In SF, Uber, Lyft and ten others vie for five electric scooter permits


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James Martin

The scooter war of attrition has begun in San Francisco.

Twelve companies — including Uber and Lyft — are vying for just five permits that would allow them to park their dockless, rentable, electric scooters on city streets, according to the San Francisco Chronicle.

San Francisco officials passed a law in April limiting the number of scooters in the city. The law says that over the next year only five companies will get permits to put their scooters throughout the city. The number of scooters is also limited to 1,250 in the first six months. If that number of scooters works, the cap could increase to 2,500.

Scooters have become a divisive topic in the Bay Area. The hoopla began after three companies — Bird, Lime and Spin — unloaded their e-scooters in San Francisco in late March without any forewarning to lawmakers or residents. Almost instantly, hundreds of scooters swarmed the sidewalks.

Some locals rejoiced at being able to easily scoot block to block in the congested city. Other people complained that riders didn’t follow the laws of the road and endangered pedestrians by riding on sidewalks and leaving the scooters wherever they felt like it — blocking parking spots, bike racks and wheelchair accesses.

While the city is processing the permits, no company is allowed to have its scooters on city streets. If the companies don’t follow that rule, they could forfeit their chance for a permit. The San Francisco Municipal Transportation Agency (SFMTA), which is issuing the permits, said it’ll likely take until the end of June to finalize the permits.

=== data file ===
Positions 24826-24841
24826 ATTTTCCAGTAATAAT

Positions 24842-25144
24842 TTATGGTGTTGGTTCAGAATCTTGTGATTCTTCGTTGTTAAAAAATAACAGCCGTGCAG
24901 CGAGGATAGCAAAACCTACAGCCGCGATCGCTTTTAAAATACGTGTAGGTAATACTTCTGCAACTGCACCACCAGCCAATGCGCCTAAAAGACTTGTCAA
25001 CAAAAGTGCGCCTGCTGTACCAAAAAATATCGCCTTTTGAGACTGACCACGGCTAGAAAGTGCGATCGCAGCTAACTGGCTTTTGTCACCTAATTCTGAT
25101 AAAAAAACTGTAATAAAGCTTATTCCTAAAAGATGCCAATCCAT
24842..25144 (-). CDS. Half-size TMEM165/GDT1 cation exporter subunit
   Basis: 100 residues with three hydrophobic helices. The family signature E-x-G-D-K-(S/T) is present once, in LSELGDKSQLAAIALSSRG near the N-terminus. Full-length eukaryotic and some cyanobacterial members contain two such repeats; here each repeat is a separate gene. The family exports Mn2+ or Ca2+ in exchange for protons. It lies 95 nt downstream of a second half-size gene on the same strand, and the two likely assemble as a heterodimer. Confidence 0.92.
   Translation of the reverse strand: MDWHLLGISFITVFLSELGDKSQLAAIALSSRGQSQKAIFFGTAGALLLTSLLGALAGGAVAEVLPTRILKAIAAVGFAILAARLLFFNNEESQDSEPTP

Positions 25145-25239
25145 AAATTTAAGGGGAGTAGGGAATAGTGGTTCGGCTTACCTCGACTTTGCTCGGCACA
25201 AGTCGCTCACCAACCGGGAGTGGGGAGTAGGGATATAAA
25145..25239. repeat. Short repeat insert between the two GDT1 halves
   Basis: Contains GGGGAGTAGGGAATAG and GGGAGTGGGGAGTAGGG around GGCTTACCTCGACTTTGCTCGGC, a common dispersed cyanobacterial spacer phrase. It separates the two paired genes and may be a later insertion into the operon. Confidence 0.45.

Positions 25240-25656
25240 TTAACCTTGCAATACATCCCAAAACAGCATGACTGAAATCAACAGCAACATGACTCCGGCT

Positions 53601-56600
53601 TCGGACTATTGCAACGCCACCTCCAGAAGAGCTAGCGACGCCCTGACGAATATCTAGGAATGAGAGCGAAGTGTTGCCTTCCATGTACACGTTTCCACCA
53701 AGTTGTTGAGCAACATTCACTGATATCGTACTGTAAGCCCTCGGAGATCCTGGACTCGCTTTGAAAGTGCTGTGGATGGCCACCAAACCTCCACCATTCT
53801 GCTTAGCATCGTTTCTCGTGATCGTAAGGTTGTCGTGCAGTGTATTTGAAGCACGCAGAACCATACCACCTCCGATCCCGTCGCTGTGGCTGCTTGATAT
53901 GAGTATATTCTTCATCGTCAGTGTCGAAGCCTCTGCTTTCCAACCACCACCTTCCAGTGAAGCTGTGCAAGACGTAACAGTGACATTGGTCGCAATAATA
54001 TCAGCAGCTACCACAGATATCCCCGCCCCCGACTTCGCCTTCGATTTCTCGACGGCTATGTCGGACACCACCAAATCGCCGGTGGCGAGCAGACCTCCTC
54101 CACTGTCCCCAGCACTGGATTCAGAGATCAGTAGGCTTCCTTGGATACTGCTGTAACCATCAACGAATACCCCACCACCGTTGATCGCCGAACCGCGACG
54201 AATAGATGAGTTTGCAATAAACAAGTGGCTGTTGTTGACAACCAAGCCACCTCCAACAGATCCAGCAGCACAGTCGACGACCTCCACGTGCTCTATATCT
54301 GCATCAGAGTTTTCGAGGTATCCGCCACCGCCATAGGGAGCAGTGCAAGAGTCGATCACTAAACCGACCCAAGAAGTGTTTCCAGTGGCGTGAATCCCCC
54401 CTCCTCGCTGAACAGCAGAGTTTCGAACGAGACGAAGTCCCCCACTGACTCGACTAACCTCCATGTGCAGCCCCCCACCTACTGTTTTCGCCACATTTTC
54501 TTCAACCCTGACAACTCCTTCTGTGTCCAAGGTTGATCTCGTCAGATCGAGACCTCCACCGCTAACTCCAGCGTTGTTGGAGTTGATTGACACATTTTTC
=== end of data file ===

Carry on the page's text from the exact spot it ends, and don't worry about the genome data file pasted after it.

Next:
“San Francisco supports transportation innovation, but it cannot come at the price of public safety,” San Francisco City Attorney Dennis Herrera said in a statement in May. “This permit program represents a thoughtful, coordinated and effective approach to ensure that San Francisco strikes the right balance.”

To get the permits, each company has to demonstrate that it’ll provide user education on safe sidewalk riding and parking, be insured and have a privacy policy to safeguard users’ information. The companies also need to share trip data with the city and offer a plan for low-income riders.

Uber, Lyft, Bird, Lime, Spin and Scoot all confirmed they applied for the permit. The deadline to apply was Thursday. The other six companies — Razor, CycleHop, Uscooter, Ridecell, Ofo, Skip — didn’t immediately return requests for comment. The SFMTA also didn’t return a request for comment.

Of these 12 companies, only six are known to make or operate electric scooters — Bird, Lime, Spin, Uscooter, Skip and Razor. Scoot rents out motorized scooters that look like mopeds. Other companies, like Ofo and CycleHop, operate public bicycle rental programs. Lyft is rumored to be getting into bike rentals too with a possible acquisition of Motivate.

Uber applied for the San Francisco scooter permit under its dockless bike rental company, Jump. The ride-hailing service said it plans to offer electric scooters as part of its new direction to make Uber a complete transportation platform.

“Bikes, perhaps scooters. I wanna get the bus network on. I wanna get the BART, or the Metro, et cetera, onto Uber,” said Uber CEO Dara Khosrowshahi at Recode’s Code Conference last week. “So, any way for you to get from point A to B.”

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